As I’ve mentioned in a previous post, the Communications Support Unit (CSU) is three companies of well-led ANA communicators, trained to deploy and quickly set up fully functional command centers. Anytime, anywhere.
Earlier this month, they did exactly that! On 16 January, the unit deployed elements of Aleph Company to Rish Khvor, just south of Kabul, to provide direct support for the ANA’s Commando Brigade Headquarters as they get ready for upcoming operations in central Helmand.
Previously, the Commando Brigade Headquarters only had radio communications. For anything but short messages to and from the National Military Command Center (NMCC), they had to send runners–almost a 2-hour convoy. Within a day though, the Commandos had video teleconference, telephone, and commercially encrypted data capabilities. Only two days into the deployment, these links were used operationally, connecting Commando leaders with the NMCC to help put down the 18 January insurgent attacks in Kabul. Finally, within three days, the Commandos were at “full operational capability”, with 25 phones and 18 laptops operating throughout their headquarters.
The unit’s support during the attacks in Kabul was a Seriously Big Deal – the first operational deployment of the unit, ever. But as perhaps an Even Bigger Deal, this was the unit’s first-ever NCO-only deployment. I have a small team of eight military advisers that work with the 400+ members of the CSU. They’ve been pushing hard lately to develop the unit NCOs as leaders, and training the Afghan officers to trust their NCOs. It appears those efforts are actually paying off!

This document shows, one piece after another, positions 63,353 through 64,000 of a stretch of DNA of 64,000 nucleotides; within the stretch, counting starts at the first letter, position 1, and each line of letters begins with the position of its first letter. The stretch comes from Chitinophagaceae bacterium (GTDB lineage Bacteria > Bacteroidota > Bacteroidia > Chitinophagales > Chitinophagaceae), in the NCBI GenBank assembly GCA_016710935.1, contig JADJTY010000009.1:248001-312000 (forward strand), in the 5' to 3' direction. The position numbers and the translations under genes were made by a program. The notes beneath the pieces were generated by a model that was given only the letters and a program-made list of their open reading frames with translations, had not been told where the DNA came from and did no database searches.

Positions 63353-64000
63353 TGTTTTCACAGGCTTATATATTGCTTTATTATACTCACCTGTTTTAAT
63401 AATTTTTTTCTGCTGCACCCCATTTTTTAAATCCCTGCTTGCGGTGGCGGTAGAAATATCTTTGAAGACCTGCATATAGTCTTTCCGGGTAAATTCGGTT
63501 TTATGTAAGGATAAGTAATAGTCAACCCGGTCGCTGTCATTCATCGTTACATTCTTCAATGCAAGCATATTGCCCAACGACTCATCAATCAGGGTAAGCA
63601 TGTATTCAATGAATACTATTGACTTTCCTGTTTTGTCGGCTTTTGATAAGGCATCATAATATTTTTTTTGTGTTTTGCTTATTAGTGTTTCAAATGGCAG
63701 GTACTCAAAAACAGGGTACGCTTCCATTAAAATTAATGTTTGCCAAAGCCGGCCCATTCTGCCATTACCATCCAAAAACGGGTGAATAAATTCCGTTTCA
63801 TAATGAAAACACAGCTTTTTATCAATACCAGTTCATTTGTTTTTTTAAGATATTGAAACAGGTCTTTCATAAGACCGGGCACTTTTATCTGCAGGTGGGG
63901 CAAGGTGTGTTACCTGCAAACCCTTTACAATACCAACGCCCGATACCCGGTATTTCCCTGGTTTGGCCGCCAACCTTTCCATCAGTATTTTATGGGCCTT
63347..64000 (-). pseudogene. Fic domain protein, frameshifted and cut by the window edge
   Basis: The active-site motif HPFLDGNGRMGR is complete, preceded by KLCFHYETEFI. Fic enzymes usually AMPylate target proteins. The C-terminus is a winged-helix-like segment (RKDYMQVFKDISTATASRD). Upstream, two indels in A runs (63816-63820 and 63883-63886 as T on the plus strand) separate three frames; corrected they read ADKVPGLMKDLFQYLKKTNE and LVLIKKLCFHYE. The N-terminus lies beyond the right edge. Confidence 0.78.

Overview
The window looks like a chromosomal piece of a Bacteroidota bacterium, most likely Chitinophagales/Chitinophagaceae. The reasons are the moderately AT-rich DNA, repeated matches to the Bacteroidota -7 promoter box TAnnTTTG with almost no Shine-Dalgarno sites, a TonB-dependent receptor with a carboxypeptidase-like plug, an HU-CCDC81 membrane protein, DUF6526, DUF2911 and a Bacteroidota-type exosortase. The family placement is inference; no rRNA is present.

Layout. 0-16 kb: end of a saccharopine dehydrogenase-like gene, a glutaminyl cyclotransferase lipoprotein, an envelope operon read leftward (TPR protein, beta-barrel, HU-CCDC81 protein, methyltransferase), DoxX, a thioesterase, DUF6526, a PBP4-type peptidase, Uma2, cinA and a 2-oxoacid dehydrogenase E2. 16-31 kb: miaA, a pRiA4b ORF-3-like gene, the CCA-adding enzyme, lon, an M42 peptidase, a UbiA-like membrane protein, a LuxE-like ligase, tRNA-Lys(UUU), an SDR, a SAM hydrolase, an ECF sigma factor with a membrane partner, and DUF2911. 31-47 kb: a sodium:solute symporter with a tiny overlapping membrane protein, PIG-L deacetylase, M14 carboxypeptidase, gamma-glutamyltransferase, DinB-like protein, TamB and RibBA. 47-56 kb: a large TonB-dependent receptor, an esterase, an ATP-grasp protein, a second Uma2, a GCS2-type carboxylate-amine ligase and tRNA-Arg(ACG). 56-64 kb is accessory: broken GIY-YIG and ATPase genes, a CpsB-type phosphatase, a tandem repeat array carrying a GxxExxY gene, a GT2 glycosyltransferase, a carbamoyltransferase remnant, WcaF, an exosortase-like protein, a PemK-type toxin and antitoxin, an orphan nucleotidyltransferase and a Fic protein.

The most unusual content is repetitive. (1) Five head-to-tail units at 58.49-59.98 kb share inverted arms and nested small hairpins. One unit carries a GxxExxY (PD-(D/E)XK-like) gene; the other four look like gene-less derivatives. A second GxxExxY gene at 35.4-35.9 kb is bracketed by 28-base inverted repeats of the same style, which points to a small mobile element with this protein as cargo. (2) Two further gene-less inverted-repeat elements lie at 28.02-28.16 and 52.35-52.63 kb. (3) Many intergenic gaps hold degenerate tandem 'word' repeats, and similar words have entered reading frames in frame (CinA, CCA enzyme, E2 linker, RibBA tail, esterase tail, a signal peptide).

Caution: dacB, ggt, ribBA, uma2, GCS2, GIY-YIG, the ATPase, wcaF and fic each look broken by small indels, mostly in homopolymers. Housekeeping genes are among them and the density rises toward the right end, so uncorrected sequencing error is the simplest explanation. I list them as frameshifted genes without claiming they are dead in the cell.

Coincidentally, on 16 January elements of Bey Company deployed as well. They traveled to Pol-E-Charki, east of Kabul, with field phones and switchboards to support an Army Command and Staff Exercise for the 215th Corps. The 215th is a new unit, developed specifically to partner with the Marine Expeditionary Brigade in Helmand. During this period, Jeem Company remained on “ready alert” to support the NMCC or emerging taskings…for example, CSU planners are now working with Coalition SOF, the Commando Brigade, and the Afghan Ministry of Defense to deploy communications capability for Commando units working from Khandahar.
Bottom line: Only 5 years ago, the Communications Support Unit was a good idea, a funding line, and three ANA soldiers living in a bombed-out building, hunting for firewood. Today, it’s an amazingly capable unit, on par with the best deployable comm units in the world. And it’s an honor and a privilege to be part of that evolution.
* Photos by ET1 Peterson, USN